The ASEAN Market of some 600 Million consumers in recent years has grown in importance, yet many Australian companies are yet to venture into let alone take advantage of this region. Many have been drawn to the greater China market, and most have found it hard going. ASEAN has closer links, better levels of English in the business community and historical and cultural ties to Australia this on the back of high GDP growth in key countries makes it an interesting proposition.
In recent years, Australian food exporters have been faced with the challenge of a strong Australian Dollar, this can be offset if Australian producers look at the high end of the markets in ASEAN, there is a growing middle and upper class many of them have been educated in Australia and have become accustom to the taste and quality of Australian produce which can absorb the supply of Australian foods.
Why Malaysia? Malaysia as a country has for the first time have broken into the World Bank’s Top 10 of ease of doing business, due in most part by the reforms of Prime Minister Datuk Seri Najib Tun Razak. Australia and Malaysia have enjoyed the closest ties amongst all the ASEAN countries, this has been punctuated by the Prime Minister, Tony Abbott’s recent visit to Kuala Lumpur.
Next year Malaysia will also assume the chairmanship of ASEAN which will mean increased political importance in the region. Malaysia, with a population just under 30 million and another few million expatriate workers is seen as a gateway economy to the broader 600 Million consumers in ASEAN. Moving forward, the ground work for business cooperation has been done with the recent signing off the Malaysia – Australia Free Trade Agreement.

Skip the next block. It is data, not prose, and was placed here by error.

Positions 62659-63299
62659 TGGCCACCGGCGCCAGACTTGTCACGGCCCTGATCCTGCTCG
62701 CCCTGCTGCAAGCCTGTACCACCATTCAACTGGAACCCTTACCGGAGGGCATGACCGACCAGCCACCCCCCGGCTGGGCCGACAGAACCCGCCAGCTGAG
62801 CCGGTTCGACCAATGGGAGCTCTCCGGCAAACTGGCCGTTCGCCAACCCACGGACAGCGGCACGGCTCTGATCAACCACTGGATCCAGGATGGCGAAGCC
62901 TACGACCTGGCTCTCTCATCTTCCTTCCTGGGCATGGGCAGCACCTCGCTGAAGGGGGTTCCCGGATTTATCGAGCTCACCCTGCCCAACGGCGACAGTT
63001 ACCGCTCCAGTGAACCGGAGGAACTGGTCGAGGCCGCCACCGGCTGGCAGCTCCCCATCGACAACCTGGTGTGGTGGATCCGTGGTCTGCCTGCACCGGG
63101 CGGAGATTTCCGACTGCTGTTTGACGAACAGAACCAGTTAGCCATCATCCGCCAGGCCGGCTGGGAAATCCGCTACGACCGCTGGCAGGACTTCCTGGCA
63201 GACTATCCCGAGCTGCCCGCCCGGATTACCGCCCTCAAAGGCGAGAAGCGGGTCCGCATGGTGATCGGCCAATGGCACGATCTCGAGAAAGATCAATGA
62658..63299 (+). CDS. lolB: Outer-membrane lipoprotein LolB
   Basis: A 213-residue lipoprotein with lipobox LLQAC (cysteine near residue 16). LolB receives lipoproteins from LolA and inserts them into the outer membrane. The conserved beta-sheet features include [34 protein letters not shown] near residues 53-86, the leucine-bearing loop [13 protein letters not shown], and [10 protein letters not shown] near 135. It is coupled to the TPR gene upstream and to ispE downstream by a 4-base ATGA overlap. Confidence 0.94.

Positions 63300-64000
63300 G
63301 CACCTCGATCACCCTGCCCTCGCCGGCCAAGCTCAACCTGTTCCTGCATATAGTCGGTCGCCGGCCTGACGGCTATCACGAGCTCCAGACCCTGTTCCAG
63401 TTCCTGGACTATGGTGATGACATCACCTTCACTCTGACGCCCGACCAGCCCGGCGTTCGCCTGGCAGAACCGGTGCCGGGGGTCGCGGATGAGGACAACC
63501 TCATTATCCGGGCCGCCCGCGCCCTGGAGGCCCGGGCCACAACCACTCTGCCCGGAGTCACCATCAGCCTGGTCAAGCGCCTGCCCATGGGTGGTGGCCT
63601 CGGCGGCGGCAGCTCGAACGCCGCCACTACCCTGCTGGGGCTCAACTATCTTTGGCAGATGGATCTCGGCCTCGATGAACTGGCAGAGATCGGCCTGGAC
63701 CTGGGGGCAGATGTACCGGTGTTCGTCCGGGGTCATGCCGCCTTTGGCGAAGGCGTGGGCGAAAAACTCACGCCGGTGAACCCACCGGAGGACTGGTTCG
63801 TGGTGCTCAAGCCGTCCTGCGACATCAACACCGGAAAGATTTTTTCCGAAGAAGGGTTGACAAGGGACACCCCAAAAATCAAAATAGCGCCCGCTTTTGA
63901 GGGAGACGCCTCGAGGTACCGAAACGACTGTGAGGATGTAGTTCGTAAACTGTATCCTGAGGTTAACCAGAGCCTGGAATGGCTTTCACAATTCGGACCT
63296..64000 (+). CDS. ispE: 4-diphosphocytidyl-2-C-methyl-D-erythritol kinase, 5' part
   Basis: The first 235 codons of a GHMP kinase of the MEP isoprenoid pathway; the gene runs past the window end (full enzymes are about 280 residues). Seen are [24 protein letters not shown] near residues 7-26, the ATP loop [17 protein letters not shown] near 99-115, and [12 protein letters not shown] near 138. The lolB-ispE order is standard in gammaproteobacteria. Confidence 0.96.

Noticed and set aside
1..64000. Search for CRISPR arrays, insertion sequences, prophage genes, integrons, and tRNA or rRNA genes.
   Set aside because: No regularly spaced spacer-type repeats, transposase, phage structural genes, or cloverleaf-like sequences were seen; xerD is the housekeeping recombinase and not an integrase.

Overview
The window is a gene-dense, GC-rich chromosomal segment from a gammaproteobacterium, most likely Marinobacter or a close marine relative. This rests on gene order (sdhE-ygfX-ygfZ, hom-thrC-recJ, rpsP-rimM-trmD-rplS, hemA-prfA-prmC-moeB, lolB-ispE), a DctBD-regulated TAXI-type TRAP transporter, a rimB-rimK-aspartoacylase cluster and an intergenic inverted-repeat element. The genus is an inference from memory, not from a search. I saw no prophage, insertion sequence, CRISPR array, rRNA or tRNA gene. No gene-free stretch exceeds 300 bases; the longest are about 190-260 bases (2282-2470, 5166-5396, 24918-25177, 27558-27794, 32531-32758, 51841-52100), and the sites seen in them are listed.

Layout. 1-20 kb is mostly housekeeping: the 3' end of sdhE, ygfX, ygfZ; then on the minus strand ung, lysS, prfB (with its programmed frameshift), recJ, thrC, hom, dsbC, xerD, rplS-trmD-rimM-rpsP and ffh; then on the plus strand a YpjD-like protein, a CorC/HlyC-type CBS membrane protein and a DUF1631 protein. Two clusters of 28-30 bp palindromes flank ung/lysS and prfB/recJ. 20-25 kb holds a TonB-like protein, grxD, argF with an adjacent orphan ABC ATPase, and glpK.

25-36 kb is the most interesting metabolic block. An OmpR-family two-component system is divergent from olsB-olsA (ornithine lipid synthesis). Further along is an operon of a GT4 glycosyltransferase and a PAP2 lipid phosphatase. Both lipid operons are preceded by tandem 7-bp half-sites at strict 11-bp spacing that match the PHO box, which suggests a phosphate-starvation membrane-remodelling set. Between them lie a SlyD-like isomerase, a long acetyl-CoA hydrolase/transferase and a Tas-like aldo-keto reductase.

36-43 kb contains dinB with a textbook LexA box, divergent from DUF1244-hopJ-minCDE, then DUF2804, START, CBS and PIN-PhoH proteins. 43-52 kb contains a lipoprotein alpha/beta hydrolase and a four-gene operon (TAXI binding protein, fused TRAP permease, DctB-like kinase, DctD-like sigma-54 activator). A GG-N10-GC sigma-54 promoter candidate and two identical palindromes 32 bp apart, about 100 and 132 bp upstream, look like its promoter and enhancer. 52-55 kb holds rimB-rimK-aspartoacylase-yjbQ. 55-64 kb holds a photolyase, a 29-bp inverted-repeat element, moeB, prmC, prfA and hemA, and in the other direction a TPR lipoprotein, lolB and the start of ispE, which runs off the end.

How will Australia compete in this market? There is a need to leverage off the unique positioning, the country brand, the regional or state brands, the levels of quality, food safety, allied brands like organic and halal and then there is the fact that logistically Australia and ASEAN are close. The most important aspect will be for the Australian business community to build the relationships with their counterparts in this part of the world.
In many countries, low levels of self-sufficiency for many crops and increasing demand, this has led to high prices for many products especially fruits & vegetables, meats, and speciality goods, will mean that imports will be required for some years to come.
The Malaysia Global Business Forum will hold a dedicated business matching program that will focus on the Food Trade, Production and Distribution sectors. The 3 days 2 night program which consists of a full day of business matching, site visits, business visits and a business lunch.
Australian Producers are encouraged to participate to take advantage the buyers from Malaysia and the region that will be attending. For more information follow the link or fill in the form below